I was working with a client where we found two sales reps who were just crushing everyone else regarding results. The CEO would often say things like, “We just need two dozen more guys like Jim and Steve! Unfortunately, the people we have now will never be as good as Jim and Steve.”

I told him he was likely wrong. I wanted to see what was responsible for the difference because I know from long experience that it’s easier than most people realize to replicate success in sales and marketing.

We started by talking to Jim and Steve. Neither of them could explain it. They were humble. They didn’t claim to be the best salespeople on the planet. They didn’t try to dazzle us with unbridled hubris. Instead, they both said things like, “I can’t explain it. I just do things a certain way, and it works.”

The sales manager had set excessive quotas for them, but she couldn't explain

why they were doing so much better either. As you may have guessed, there was not much of a process in place.

Here’s why this is important. If there’s anything in your company where you or others say something like, “I don’t know how I do this, I just do it” or, “I can’t explain it, I just do it that way, and it works,” then the company will lose the ability to do that when you leave or retire or die.

One of the things that is undervalued about having processes in place is that it allows you to transfer learning. As you might have guessed, there was no process in place to either ascertain what these guys were doing or how to transfer those skills to the others.

We moved on to watching Jim and Steve. Both of them had built a sales process that worked for them. The process included things like researching the client before making a visit or scheduling a call before showing up. Each was using a simple excel file to manage each prospect and client. They ALWAYS had a next contact date for a client, especially when they had to work to get it (i.e., suggesting next call times, or follow up times if the client didn't’ get back in touch as they’d promised).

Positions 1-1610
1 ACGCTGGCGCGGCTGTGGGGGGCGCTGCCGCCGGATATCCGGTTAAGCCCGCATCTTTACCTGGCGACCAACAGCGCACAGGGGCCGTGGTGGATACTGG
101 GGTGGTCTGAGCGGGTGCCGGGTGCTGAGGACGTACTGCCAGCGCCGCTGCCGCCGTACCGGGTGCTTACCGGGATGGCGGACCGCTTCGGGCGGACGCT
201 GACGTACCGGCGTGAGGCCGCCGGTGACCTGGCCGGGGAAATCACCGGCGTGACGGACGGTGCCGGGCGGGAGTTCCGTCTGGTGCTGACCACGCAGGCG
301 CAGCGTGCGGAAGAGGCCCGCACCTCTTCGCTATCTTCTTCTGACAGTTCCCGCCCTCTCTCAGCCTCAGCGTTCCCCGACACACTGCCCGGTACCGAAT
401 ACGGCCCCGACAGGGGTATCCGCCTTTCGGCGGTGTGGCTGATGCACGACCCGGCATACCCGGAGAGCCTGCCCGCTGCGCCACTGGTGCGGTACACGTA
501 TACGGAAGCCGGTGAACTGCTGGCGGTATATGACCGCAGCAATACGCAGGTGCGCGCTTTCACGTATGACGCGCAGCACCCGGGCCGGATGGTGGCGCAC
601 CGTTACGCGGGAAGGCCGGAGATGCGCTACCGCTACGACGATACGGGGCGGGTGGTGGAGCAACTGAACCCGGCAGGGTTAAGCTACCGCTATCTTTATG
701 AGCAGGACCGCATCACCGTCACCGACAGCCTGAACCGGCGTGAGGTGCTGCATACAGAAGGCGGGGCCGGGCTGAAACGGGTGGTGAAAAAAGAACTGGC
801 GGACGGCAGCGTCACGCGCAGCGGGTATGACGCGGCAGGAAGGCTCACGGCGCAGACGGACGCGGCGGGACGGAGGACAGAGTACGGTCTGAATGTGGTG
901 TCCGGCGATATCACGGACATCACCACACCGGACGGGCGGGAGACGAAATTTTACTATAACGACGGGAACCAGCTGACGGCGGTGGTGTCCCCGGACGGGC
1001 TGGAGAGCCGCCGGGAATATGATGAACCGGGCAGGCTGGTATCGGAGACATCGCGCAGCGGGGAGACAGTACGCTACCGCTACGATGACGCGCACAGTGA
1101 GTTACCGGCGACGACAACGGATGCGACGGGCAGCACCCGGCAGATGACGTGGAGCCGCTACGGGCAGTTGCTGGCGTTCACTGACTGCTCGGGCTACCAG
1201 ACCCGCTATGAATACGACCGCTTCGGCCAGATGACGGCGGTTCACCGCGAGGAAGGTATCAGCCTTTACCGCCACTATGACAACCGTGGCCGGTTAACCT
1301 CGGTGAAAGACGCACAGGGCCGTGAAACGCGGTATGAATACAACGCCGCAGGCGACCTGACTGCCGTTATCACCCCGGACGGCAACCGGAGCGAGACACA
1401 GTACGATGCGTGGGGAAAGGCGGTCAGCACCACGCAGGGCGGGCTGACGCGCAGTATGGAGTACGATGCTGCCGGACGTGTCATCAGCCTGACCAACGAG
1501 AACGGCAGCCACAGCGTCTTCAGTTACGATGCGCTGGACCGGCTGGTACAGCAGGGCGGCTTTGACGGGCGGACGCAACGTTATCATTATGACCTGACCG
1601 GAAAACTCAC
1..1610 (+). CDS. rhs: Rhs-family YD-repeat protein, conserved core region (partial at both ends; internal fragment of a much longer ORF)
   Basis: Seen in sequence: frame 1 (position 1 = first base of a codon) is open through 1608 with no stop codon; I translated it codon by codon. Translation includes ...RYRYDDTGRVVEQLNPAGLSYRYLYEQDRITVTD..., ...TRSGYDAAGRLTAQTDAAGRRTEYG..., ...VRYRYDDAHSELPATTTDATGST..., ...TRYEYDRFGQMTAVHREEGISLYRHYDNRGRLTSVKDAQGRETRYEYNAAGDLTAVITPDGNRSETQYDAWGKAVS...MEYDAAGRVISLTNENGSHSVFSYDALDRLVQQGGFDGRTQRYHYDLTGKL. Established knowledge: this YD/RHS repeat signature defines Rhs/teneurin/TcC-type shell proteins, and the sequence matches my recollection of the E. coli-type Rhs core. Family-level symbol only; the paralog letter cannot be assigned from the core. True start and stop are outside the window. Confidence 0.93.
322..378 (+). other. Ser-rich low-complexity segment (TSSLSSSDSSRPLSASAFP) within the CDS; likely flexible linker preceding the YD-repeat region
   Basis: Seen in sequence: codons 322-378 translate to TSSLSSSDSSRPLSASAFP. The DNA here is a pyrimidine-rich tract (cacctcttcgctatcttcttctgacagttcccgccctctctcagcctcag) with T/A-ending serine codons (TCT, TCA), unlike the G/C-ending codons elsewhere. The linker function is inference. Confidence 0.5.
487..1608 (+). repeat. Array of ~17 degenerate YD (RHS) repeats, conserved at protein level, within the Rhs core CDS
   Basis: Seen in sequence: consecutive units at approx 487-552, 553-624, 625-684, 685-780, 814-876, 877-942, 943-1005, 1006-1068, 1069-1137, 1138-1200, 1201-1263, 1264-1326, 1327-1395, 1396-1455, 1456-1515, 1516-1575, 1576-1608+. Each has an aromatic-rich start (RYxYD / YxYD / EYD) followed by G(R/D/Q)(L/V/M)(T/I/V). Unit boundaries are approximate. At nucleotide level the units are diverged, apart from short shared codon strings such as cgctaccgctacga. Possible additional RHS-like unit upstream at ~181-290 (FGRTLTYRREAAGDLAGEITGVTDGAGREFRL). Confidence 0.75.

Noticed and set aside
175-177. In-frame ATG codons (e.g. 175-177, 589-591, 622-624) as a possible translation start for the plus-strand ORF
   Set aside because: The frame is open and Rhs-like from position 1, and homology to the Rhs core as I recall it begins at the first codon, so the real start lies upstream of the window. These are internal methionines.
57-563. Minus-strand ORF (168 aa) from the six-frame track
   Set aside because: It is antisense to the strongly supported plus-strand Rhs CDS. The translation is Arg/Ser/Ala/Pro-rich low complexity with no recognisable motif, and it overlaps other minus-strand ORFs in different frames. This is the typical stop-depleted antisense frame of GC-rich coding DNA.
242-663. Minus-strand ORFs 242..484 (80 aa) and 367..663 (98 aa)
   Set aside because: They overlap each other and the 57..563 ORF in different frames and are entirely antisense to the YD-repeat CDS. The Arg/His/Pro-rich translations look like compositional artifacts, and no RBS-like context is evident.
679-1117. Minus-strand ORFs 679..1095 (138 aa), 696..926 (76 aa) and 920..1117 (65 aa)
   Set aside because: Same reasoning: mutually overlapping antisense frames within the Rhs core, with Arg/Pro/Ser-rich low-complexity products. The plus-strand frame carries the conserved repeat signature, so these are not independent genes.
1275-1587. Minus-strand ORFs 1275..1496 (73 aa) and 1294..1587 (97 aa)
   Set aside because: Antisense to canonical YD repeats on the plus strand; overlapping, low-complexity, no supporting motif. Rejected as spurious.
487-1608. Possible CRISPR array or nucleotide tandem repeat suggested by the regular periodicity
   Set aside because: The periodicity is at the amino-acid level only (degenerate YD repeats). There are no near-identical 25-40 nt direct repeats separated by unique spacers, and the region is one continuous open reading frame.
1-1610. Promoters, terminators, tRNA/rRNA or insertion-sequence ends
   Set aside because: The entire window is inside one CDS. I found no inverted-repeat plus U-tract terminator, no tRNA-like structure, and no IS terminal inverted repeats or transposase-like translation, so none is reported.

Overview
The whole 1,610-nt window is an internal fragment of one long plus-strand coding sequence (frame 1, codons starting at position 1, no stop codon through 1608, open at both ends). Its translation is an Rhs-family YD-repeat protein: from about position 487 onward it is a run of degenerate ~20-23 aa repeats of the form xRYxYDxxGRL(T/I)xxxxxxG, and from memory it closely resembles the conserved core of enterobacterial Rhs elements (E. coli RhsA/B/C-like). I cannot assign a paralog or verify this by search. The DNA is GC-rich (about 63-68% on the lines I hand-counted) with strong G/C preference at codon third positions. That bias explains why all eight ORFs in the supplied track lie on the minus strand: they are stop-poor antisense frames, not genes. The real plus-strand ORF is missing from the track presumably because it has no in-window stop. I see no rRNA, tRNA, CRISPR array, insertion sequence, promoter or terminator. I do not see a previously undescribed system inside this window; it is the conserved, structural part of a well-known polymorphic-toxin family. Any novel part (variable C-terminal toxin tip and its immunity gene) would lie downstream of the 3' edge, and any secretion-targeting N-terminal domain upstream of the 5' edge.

Here’s the takeaway: Companies don’t necessarily need more people like Jim and Steve. They need to know what skills, or processes that can adapt from Jim and Steve and bring everyone up to a higher level.

We do a lot of internal benchmarking with our clients who have multiple locations. Let’s find the outliers because if we can find them, we have a baseline that we know everyone should be able to hit.

Creating formal structures/models/processes around the most important things that you do not only make it easier for you to replicate it more frequently and successfully–it allows you to pass on that understanding to others, to train them & help them grow.

Your Challenge For This Week:

Find one thing that you do well, but can’t explain to somebody new. That’s a trouble spot.

Take an hour and see if you can identify the components of what you’re doing that make you successful in that area. Now ask yourself if you can codify the process. If you can, you've likely found an area of your business that can be quickly improved with a simple process.

Here’s an easier way to understand this week’s challenge–find your Jim & Steves and ask yourself what you can borrow, adapt from them, and disseminate through the organization.



P.S. Here's the latest version of The Evergreen Show. We have new episodes being posted every Monday. Check it out if you haven't already!